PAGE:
Category Archives: Students

Join the Jefferson Book Club & Discuss Educated: A Memoir on 2/24

All Jefferson students, faculty, and staff are invited to join the Jefferson Book Club! Our next selection is Educated: A Memoir by Tara Westover.

Discuss the book on Monday, February 24, at 12 p.m. in Room 308, Scott Memorial Library, Center City Campus.

For more information about the Jefferson Book Club, contact

STUDENTS: Get free pizza & prizes at “Hanger-Making Hangout” on February 20!

Who doesn’t want free pizza and prizes?! Help out Jefferson’s Design Center & Textile and Costume Collection at our Hanger-Making Hangout!

Who: Jefferson Students
When: Thursday, February 20, 12:30 -2:15 pm
Where: The Design Center (on Henry Avenue, across from the Ram statue)

Help us make padded, archival hangers to better store our historic garments. Enjoy pizza and prizes as you work. No sewing experience required. Check out this flyer to learn more. Sign up by emailing Jade Papa.

RefWorks Down for Maintenance: Starting 10 p.m. Saturday, February 8 until Sunday, February 9

Both legacy Refworks and (new) RefWorks will experience downtime between Saturday, February 8, and Sunday, February 9. Starting at 10 p.m. on Saturday, access to RefWorks and Write-n-Cite will be disabled. RefWorks hopes that maintenance will be completed within 12 hours, and usage will resume on Sunday, February 9.

If you have any questions, please contact RefWorks support team:

History Made: An interview with Jefferson’s Dr. Greco, a member of the surgical team that performed the first open-heart surgery

Dr. Victor Greco (left) speaks with Ryan Baumuller (right) in the One Button Studio (OBS)

The Jefferson Digital Commons (JDC) recently added an interview with alumnus Dr. Victor Greco to its collection. In the recorded interview, Dr. Greco reflected on his notable career and told stories about his historical time at Jefferson and experiences after leaving the university, which included being the personal physician for boxer Muhammad Ali. Watch the interview here.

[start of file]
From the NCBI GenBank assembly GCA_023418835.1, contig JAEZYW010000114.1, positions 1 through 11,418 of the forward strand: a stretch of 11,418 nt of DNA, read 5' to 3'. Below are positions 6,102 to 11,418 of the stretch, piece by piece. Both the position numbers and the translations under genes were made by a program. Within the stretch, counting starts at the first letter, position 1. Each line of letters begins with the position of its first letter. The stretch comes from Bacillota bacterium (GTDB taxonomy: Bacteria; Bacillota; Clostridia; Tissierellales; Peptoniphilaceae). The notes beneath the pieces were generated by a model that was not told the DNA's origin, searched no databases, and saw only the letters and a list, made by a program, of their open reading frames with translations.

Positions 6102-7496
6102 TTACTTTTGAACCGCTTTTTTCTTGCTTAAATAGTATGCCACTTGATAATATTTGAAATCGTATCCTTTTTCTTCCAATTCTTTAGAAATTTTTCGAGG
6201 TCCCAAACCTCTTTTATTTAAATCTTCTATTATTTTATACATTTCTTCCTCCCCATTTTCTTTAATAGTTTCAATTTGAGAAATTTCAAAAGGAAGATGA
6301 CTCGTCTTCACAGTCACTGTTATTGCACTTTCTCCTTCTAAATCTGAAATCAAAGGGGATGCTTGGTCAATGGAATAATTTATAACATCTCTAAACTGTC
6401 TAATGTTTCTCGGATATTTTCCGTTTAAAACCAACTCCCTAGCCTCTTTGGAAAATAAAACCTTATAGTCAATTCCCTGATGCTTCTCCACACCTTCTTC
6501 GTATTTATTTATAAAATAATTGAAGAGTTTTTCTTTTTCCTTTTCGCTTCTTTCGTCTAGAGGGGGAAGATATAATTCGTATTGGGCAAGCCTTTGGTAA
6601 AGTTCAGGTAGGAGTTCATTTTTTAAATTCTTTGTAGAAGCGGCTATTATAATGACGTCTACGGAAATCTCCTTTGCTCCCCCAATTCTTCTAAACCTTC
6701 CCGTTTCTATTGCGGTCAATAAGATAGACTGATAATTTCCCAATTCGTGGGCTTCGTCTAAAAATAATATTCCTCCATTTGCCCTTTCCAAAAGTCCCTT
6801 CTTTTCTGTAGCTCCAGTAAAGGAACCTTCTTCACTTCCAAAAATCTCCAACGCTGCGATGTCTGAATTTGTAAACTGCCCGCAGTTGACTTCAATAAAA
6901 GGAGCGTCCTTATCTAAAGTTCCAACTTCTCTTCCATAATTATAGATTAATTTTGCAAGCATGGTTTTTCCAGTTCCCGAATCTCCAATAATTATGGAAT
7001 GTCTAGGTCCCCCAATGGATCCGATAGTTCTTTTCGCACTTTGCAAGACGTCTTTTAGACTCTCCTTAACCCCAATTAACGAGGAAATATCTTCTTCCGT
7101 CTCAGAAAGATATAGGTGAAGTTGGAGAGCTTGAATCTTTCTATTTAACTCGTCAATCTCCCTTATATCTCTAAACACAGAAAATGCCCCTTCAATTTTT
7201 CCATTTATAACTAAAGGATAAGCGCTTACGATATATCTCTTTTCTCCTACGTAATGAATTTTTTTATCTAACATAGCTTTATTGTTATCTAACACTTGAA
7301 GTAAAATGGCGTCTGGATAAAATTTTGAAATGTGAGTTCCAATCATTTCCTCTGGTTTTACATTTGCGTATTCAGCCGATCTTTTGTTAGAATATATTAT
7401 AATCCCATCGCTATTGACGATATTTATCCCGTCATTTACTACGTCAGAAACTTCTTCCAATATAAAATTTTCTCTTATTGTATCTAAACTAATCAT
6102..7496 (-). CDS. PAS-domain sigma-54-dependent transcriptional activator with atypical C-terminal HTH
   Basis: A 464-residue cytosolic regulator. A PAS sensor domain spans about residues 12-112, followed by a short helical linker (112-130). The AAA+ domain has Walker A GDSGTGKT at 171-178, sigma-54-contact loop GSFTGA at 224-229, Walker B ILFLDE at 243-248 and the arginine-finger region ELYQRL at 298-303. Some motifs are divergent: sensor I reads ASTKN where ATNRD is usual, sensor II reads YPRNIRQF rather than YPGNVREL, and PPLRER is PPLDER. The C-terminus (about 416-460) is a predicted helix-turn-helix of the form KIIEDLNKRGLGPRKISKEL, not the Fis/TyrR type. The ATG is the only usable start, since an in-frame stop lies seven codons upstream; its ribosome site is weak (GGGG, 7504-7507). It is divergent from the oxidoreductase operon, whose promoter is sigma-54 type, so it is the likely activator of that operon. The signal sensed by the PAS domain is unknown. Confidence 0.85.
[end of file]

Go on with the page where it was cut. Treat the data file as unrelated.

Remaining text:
Dr. Greco was a member of the Jefferson team that performed the first successful open-heart surgery in 1953 using the Heart-Lung Machine developed at Jefferson by John H. Gibbon, Jr., M.D. ‘27.

During his distinguished career as a Thoracic Surgeon, Dr. Greco was the recipient of numerous accolades. He was a member of the advisory council to the director of the National Institutes of Health, Vice Chairman of the Board of Trustees of the Pennsylvania Medical Society, and a member of the State Board of Medicine appointed by then-Governor Casey. Dr. Greco was also nominated to serve on President Clinton’s National Health Board and received UNICO’s prestigious Marconi Science Award in 2012.

Watch the interview to learn more about Dr. Greco’s story and browse other oral histories.

Clinical Researchers: Attend “A Roadmap to Clinical Research” on February 25

Register here!

If you conduct clinical research at Jefferson, attend this half-day course, organized by the Jefferson Clinical Research Institute (JCRI).

Tuesday, February 25, 8 am – 12:30 pm, JAH Eakins Lounge

At “A Roadmap to Clinical Research,” you’ll learn:

– the responsibilities of the research team
– how to navigate the university’s systems
– the necessary approvals and requirements for study implementation

Learn more & register here.

Ever thought of running for office? Attend Ready to Run (2/8) for FREE!

Interested in working on a political campaign? Ever thought of running for office? Attend Ready to Run Philadelphia for FREE on Saturday, February 8, 2020.

Ready to Run
Saturday, February 8, 2020
8am – 5pm
Thomas Jefferson University, East Falls Campus

The event costs $75, but all Jefferson students, staff, and faculty can register for FREE by using code R2RC20 at registration. Learn more about the event here. Sign up here.

This event is sponsored by Jefferson’s Arlen Specter Center.

New Plagiarism Tool: iThenticate Joins Jefferson

iThenticate is now available to all Jefferson researchers, faculty, and students. The tool is the leading provider of professional plagiarism detection and prevention technology and is used worldwide by scholarly publishers and research institutions to ensure the originality of written work before publication. With an easy to use submission process that checks for similarity against the world’s top published works, you can feel confident that your academic reputation will be protected!